t won’t be long before we start to ex- brand of beauty with leaf peepers. It can perience the unmistakable signs of fall: be frustrating: You might find yourself cerulean skies with a hint of crispness behind a slow-moving bus on a crowded in the air, the sweet smell of cider doughRoute 100, or encounter unfamiliar faces nuts, the swish of fallen leaves beneath our on your “secret” mountain bike single feet on favorite hiking trails … and parktrack. Once-empty hiking trails are suding lots filled with a rainbow of out-ofdenly full of out-of-towners. Instead of state license plates. being angry or annoyed, remember this: There is a reason tourism in Vermont genthe world travels to our erates more than $1.8 doorstep this time of billion in visitor spendHave a comment about this year: our fall foliage is ing and supports more column or a commentary famous. In fact, this year than 30,000 jobs. of your own? Speak Up the Vermont Department We are a friendly state welcomes your feedback of Tourism and Marketand in fact, Burlington and opinions. Visit www. ing launched a “World’s was just named one of to share your Best Foliage” campaign, the top 10 friendliest thoughts. Or to propose complete with all the cities in the country by a subject for Speak Up, reasons we have to back Condé Nast Traveler. email up such an audacious Fall is the perfect time to claim. Nowhere else can show visitors how much you find brilliant reds, so: Instead of simply toldazzling oranges, and golden yellows, all erating the peepers, let’s welcome them framed by a working landscape of villages with open arms and a smile. Let’s show and bucolic meadows. What we have is them the magic of our state parks, and unique, and everyone seems to know it. the hidden gems of our thriving arts scene. So for the brief six weeks we call Point them to an overlooked lookout, a leaf season, we must share our particular quiet trail or a country store—and con-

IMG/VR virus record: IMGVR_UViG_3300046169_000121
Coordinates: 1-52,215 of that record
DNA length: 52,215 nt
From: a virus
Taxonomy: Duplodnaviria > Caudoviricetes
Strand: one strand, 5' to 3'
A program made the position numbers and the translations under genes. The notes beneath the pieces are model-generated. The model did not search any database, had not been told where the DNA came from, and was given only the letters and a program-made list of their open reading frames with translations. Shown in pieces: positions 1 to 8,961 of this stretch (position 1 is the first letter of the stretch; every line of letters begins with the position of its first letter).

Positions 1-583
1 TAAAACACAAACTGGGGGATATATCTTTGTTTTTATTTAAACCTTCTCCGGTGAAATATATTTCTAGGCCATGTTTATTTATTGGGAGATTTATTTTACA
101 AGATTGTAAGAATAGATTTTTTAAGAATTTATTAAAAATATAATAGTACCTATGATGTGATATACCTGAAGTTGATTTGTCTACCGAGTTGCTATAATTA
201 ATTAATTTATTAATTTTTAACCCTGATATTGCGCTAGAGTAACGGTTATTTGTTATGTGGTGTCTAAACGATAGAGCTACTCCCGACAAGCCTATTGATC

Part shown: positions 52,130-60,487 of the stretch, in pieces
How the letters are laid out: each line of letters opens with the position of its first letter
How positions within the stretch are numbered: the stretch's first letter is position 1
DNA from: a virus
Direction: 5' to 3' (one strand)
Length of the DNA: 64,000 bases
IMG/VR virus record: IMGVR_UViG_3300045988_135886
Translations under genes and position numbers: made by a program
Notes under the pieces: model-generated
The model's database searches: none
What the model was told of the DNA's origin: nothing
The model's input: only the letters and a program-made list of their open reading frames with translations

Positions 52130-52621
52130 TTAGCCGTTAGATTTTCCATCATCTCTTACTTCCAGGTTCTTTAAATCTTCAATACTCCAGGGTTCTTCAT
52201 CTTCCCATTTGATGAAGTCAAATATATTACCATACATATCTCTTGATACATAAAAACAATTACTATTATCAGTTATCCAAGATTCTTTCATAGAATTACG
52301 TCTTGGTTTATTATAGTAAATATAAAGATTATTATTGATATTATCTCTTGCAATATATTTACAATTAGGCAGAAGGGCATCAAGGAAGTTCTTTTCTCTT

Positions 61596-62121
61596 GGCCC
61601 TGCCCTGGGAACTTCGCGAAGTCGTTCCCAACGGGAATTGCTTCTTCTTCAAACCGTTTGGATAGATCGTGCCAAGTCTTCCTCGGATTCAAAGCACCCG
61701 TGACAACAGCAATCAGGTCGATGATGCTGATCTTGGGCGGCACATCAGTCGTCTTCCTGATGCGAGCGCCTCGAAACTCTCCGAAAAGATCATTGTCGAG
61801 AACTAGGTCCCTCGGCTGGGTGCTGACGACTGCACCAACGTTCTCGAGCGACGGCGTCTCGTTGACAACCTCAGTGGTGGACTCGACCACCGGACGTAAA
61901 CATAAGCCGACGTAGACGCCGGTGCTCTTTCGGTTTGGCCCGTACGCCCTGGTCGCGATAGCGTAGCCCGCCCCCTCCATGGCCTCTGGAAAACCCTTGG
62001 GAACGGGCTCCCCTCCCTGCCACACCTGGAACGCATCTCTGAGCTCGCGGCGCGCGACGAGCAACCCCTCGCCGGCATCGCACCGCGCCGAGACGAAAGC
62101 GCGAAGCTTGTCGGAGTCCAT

sider yourself a brand ambassador. Leaf peepers make a significant contribution to our state’s economy. Fall accounts for $460 million in tourism spending, which is just over 25% of the state’s annual total. The boost to our state economy allows Vermont businesses to invest in infrastructure that visitors and Vermonters alike can enjoy. Jay Peak Resort is building a 15,000 square-foot recreation center that will include a 145-seat cinema, 16 climbing walls and a ropes course. The new summer center at Killington Resort includes increased lift service for mountain biking, an alpine mountain coaster and a Skyride. Stowe Mountain Resort recently introduced a zipline that reaches speeds up to 60 mph. These are just a few of the attractions and improvements that are made possible by having a state that embraces its tourists. In terms of economic development, a visit to Vermont can be the first step on the road to a long term commitment. Visitors often turn into second home-owners or full-time residents. Stories abound about the person who came to Vermont to ski,

and ended up bringing a business. We need to recognize the power of what can happen when we introduce newcomers to our beautiful state through tourism. This year, the state’s official tourism website ( will feature weekly foliage reports, “best bet” driving routes, maps and a foliage forecaster. We will send weekly emails about upcoming events, and encourage people to share their #WorldsBestFoliage photos. Fall is an extraordinarily brilliant and brief window of time in our state. Let’s welcome it, and everyone who wants to enjoy it with us. An avid skier and hiker, Megan McKenna Smith is the Commissioner of the Vermont Department of Tourism. Before her appointment, she was a state representative and owner and innkeeper at the Vermont Inn in Mendon.